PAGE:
Are you tired of lugging around your keys? What about worrying about losing your keys? Currently, keypad locks give a magnificent solution to all of those inconveniences.

Keypad locks will deliver keyless entry to your home. “That sounds great,” you might say, meanwhile, one question remains, how safe are they?

Can keypad locks be hacked? Keypad locks can be hacked if the wireless network they are working over has not been set up and secured correctly. Keypad locks that do not use any wireless signals cannot be hacked but are generally not a lot safer than standard locks as an experienced locksmith can pick them.

How to Prevent Your Keypad Lock from Being Hacked

Everything may be hackable to a certain extent. Much like how any lock is pickable if the thief has the experience, the right tools, and, most notably, enough time.

Nevertheless, there are some things that we can do to increase the security and decrease the odds of a keypad lock being hacked.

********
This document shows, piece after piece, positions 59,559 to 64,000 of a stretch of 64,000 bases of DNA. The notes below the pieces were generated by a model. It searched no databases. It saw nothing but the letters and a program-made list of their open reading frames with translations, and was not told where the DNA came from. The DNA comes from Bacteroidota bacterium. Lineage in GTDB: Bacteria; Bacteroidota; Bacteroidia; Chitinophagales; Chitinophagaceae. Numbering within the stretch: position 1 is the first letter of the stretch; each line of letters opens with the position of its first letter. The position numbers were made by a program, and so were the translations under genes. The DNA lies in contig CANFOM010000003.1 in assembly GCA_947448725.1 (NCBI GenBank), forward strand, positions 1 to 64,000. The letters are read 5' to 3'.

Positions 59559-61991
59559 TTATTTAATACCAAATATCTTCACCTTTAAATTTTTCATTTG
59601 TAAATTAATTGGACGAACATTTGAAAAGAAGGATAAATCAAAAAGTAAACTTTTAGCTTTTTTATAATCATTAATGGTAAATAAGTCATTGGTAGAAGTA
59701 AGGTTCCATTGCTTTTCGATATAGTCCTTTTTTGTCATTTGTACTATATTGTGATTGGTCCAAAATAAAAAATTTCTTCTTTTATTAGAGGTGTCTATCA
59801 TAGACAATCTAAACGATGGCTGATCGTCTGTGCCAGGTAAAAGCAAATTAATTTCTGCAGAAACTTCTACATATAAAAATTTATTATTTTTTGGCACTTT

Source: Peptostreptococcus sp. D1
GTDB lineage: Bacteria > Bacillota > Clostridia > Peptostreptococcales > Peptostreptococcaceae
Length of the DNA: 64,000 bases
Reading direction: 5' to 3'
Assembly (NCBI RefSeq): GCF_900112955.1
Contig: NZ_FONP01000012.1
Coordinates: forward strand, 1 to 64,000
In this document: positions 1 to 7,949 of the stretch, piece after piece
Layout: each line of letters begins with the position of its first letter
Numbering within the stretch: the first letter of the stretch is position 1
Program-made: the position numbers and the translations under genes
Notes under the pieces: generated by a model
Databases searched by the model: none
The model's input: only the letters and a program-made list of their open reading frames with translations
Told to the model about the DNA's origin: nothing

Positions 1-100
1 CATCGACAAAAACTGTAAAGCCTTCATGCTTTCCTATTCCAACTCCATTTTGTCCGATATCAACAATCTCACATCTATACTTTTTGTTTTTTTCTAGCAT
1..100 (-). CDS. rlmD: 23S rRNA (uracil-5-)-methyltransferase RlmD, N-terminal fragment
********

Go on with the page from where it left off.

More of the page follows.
Setup a Separate LAN Network

Make a separate wireless network that will be used only for your smart home security devices. That way, you will decrease the collateral damage.

Regularly Change Your Passcode

Do not forget to update the passcode of your keypad lock repeatedly. That way, you can reduce the wear and tear to only a few of the numbered keys. 

Use Difficult to Guess Passwords

Always use a long, random password. The password should not follow any particular patterns or have any words. The best passwords are longer ones (more than six characters) with varying combinations of digits, lowercase and uppercase letters, and symbols.

Secure Your Wireless Network

Often homeowners do not recognize how vulnerable to hackers their wireless networks are.

Start by changing the SSID broadcasting and default SSID of your wireless network and make sure the wireless network is encrypted by a hard to hack network encryption like the WPA2-PSK.

Keep the App Firmware up to Date

If your keypad is net-connected and you can also use an app to control it, make sure it is kept up to date every time. Smart home security devices and the subsequent apps are not perfect.

Setup a Second Layer of Security

It is recommended never to rely simply on one layer of security. Make sure you have a second layer of security. This will involve security cameras, door and window sensors, and motion sensors.